Two California sports betting initiatives filed late last month are being prepared to enter the signature-gathering stage following the end of the 30-day public comment period. The public comment period brought irrevocable opposition from the state’s tribes, which may be enough to thwart the measures altogether.
Initial Filing Brought Immediate Backlash
The two initiatives – the Tribal Gaming Protection Act (23-0031) and the Sports Wagering Regulation and Tribal Gaming Protection Act (23-0030) – seek to give California tribes exclusive jurisdiction over the online and retail sports betting market in California.
Immediately following the Oct. 27 filing, the California Nations Indian Gaming Association (CNIGA) responded that they were “deeply disappointed” that the bill’s sponsors did not consult with the tribes first.
“Decisions driving the future of tribal governments should be made by tribal governments. While the sponsors of these initiatives may believe they know what is best for tribes, we encourage them to engage with Indian Country and ask, rather than dictate,” the statement read.
Tribes Formally Vote to Oppose Initiatives
On Nov. 16, the group doubled down on their denouncement in an additional statement:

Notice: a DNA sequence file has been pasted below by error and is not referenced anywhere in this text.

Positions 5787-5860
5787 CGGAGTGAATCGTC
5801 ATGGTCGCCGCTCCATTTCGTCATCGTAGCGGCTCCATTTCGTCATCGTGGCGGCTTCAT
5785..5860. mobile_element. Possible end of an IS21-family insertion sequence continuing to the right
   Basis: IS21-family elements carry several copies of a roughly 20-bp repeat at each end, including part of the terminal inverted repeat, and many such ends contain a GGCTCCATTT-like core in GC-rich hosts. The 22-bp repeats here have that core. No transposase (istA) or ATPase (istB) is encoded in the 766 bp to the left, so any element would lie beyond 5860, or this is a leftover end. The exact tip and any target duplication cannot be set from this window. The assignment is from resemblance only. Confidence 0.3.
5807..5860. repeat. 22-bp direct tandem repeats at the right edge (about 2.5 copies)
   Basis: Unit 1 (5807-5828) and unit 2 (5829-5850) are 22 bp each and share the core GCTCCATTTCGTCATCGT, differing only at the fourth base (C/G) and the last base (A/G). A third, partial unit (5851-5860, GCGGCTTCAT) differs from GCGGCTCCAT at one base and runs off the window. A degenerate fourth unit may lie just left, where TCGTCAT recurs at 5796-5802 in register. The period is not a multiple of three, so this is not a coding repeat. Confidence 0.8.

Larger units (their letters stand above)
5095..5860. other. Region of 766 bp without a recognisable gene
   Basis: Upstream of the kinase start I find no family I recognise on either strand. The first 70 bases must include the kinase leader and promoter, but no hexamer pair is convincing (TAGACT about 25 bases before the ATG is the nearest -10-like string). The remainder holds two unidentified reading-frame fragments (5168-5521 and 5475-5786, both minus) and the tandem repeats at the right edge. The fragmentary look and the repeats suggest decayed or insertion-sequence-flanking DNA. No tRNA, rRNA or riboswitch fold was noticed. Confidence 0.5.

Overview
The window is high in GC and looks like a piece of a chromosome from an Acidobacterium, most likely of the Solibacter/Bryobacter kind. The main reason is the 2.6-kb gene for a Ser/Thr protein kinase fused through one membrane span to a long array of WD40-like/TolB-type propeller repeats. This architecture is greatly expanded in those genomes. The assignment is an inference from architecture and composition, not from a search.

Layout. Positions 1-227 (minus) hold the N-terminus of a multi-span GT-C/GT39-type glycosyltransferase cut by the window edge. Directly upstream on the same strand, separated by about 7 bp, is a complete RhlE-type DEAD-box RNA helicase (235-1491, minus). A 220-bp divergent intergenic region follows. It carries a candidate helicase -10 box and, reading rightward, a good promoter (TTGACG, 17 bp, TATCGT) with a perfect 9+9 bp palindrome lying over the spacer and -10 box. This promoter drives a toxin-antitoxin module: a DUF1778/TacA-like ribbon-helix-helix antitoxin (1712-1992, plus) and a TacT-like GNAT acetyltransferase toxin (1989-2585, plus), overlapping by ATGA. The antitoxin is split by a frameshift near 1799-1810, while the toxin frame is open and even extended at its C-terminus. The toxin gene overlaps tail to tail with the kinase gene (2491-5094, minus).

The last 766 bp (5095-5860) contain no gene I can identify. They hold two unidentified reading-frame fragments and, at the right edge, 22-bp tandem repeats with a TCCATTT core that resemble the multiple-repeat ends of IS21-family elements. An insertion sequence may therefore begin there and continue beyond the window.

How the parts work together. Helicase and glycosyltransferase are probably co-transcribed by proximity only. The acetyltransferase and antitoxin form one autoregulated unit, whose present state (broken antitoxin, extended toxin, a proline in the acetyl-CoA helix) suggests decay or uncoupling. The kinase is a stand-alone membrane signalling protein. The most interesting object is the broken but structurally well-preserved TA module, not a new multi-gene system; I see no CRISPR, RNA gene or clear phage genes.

“The entire effort surrounding these initiatives was handled abhorrently by the initiative sponsors,” said CNIGA Chairman James Siva. “It is hard not to be offended when listening to these individuals speak. This is another example of outside influences trying to divide and conquer Indian tribes. We will not let history repeat itself.”
Additionally, CNIGA representatives voted unanimously – by a vote of 18-0 – to oppose these initiatives.
Siva called the sponsors to “drop the initiatives as they have pledged to do if the tribes were to oppose them.”
Next Steps For CA Sports Betting
To appear on next year’s November ballot, these initiatives must collect and submit 874,641 signatures by the end of April.
Now that the public comment period is over, the California Attorney General – Rob Banta – must issue circulating titles and summaries. He has 35 additional days to do this. Once that has been finalized, the proponents can begin circulating for signatures. This marks the start date for signature collecting somewhere around the new year.
The state suggests that signature-collecting be conducted over six months to ensure success, and their recommended last day for filing a measure in the state this year was August 22, 2023.
The Oct. 27 filing date for these two initiatives has cost them two additional months of signature-collecting.
Grim Outlook For CA Sports Betting
Between the short turnaround time and the lack of tribal support, this will be an uphill battle for sports betting proponents in the state.
Especially considering how last year’s sports betting efforts in the state ended, the likelihood of these two measures making it on the November ballot is slim to none, let alone getting California voters to approve them.
Prop 26 (tribal sports betting initiative) and Prop 27 (commercial operator initiative) made it to the November ballot in California last year. Still, it failed to receive more than 30% of votes in favor of it, well below the necessary benchmark.